When so much of your professional life is about being seen, actually physically seen, by other people, the notion of having something that’s just for you, some private creative world, must feel both healthy and kind of necessary.
I think so. Maybe that’s a big part of why sometimes with music I’m a little shy. I mean, these days I’m a lot less secretive about my music. I’m ready to be out there with my music, big time. It is a relief these days to just be a bit more open about it but, again, that doesn’t mean you have to put every single thing out there. I think it’s wise to be thoughtful, to edit what you do, to put out the stuff that feels concise and clear. For this record we recorded 23 songs, but only 10 are on the record. I have these other 13 songs to save for a rainy day and maybe a few will get out into the world, maybe some things will be on another record further down the line, maybe I will just keep them for myself. At the end of the day, the goal is for the heart to be moved. Then move on.
Your work as a model necessitates a lot of travel. Are you able to work on music wherever you are? Or is that something you tend to do when you are home?
There are two rooms in my house that I usually write in. In my office and in the living room, that I’m sitting in right now. It’s got these emerald green chairs; I sort of spin around obsessively in them while I write. It’s usually when the kids are at school. So my writing time, when I seem to be the most productive, is from eight in the morning through two in the afternoon, when I go get my kids from school. Then it’s not until bedtime that I have a minute to write again. But then I’m always thinking of the clock… like if I stay awake past midnight, I still have to be up at six. But whatever the circumstances are, wherever I am, I make it work. I carve my time. I need to carve my time. I’ve made an effort to have structure in that regard.
There is sometimes this idea that, if you are already successful at one thing, why do you need to do something else? People can easily disregard the fact that all people, even successful ones, are still human beings with creative impulses, eager to try new things.
Well, of course. Anybody who’s trying to push the envelope a little and put themselves out on a limb to try something new… well, you’re gonna get criticism. Trust me, I mean I’m sure there are a bunch of people who think my music’s crap. You can’t let it cripple you because if you do, you’re believing them. If you are making things solely for validation, it’s not gonna be easy for you. Again, I use someone like Sam Shepard as an example. Look how many things he does. Why can’t I do other things? Why can’t I at least try, you know?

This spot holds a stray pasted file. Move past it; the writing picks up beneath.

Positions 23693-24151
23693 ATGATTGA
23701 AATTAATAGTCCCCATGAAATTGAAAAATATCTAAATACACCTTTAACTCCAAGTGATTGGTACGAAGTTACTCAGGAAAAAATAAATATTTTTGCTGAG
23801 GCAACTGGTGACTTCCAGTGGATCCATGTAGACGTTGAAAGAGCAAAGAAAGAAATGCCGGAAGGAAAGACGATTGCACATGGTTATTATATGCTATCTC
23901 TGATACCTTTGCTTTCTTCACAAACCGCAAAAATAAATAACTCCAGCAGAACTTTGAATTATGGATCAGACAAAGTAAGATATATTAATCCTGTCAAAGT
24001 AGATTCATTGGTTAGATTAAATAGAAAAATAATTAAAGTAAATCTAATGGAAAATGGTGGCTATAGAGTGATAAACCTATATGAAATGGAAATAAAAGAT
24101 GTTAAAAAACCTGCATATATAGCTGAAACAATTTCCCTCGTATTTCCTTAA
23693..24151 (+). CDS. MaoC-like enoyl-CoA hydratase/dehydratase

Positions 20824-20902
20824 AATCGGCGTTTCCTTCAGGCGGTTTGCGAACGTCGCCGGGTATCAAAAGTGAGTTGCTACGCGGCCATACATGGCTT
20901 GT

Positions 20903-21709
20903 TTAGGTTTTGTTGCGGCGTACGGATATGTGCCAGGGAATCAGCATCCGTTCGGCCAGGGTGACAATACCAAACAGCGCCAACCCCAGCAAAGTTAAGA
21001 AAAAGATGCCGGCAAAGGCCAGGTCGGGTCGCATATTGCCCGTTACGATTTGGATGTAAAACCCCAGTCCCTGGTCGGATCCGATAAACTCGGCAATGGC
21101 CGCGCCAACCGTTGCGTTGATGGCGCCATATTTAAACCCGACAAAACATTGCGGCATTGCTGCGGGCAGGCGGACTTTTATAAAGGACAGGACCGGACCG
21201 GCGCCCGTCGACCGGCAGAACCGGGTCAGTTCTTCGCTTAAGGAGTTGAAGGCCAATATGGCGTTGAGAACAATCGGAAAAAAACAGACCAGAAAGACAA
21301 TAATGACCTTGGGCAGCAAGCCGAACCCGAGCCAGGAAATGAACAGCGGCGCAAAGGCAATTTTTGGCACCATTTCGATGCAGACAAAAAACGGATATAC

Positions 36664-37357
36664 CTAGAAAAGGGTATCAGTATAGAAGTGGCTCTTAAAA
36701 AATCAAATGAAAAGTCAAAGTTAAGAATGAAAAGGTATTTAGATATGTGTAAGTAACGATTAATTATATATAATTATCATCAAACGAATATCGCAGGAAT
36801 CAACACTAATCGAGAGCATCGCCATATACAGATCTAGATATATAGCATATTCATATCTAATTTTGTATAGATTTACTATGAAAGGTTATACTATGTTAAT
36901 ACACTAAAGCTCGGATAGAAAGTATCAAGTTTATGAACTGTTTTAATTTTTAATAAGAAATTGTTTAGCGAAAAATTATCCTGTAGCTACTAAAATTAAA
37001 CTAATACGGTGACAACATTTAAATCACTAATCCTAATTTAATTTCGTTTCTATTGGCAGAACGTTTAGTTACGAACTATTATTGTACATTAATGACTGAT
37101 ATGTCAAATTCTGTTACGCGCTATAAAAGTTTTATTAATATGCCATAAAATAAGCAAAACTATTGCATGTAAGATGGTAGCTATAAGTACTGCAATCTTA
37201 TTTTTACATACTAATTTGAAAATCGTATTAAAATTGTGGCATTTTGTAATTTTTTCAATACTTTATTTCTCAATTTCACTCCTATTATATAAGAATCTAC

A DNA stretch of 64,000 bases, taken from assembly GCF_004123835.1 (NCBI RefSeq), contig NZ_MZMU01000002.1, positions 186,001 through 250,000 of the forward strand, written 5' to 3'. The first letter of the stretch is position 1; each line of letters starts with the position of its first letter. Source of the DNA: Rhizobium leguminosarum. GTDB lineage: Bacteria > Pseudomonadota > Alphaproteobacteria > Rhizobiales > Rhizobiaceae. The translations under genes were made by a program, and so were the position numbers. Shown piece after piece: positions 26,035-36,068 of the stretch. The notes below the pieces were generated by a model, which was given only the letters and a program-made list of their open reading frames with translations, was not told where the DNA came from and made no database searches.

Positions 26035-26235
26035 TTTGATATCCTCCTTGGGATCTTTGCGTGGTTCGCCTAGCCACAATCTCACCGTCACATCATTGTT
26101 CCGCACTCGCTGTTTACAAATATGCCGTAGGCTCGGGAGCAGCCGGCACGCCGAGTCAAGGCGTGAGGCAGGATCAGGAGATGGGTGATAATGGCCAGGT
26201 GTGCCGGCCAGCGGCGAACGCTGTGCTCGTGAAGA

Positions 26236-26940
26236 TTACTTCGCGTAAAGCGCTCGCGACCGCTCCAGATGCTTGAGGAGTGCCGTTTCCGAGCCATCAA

The story of your modeling career is fairly well known—discovered at the age of 16, shot by Steven Meisel for the cover of Vogue on your 18th birthday—but had that career not happened for some reason, do you think you would have been a musician regardless?
To be honest, I can never answer the question—the “what if”—because the only life I know is this life I’m living. Who knows? I have no idea where I’d be. No idea. I’d like to say music would be part of the equation, but I find it hard to speculate. It’s a difficult question to answer because I’m only living this reality, not another. I think it’s more important to think about what you are doing right now.
Has pursuing a life in music, in addition to your career as a model, been a radical exercise in multi-tasking?
It’s crazy right now. It’s nuts. My life is nuts right now. In a good way though. There’s a lot of music happening. Lots and lots and lots of music. Rather than be stressed out by it, I’m just grateful that I get to do it. Honestly, I enjoy every single day of playing music. Also, it’s a lot more work than modeling. I’ll say that much—a lot more. I’m playing with a band and figuring out that actually I am the boss. I am coordinating, organizing, planning. I’m making my own music, directing my own music videos, running this ship and trying to sail it towards friendly waters, so to speak. And I’m still modeling intermittently when I can make it work. It’s challenging juggling so many things, as well as being a mother. But at the same time, it’s so deeply fulfilling that it’s worth the work. As a woman I think we’re naturally excellent multi-taskers and my god am I learning how to juggle and fit many things into the day, much to the detriment of my personal life. But that can take a hit right now. No time for sunshine. I’ll be fine.
Karen Elson recommends:
I love reading autobiographies because I love to read about other creative people’s lives. Somehow by knowing their story, you’re suddenly not alone in your own story. You’re not alone in dealing with the trials and tribulations of what it means to be a creative individual. It helps you understand that by being both blessed and cursed with a curious mind usually means that a normal life is never satisfactory. You know you have to make your life a force. And with that comes, at times, beauty and chaos. So I love to read an autobiography because of people I admire because I find them to be so insightful even to my own process. That’s definitely a big relief for me, currently.
I just read an amazing book about Sally Mann, the incredible photographer, she wrote an autobiography that is brilliant. I’m also tearing my way through a book about Zelda Fitzgerald–not an autobiography, obviously–but still gorgeous. Also Joan Didion. Her books, even her fiction (which is very autobiographical) is so incredible. You can feel it. A book like Play it as it Lays, I just feel Joan Didion screaming out of the page. So yes, those are the women right now keeping me company.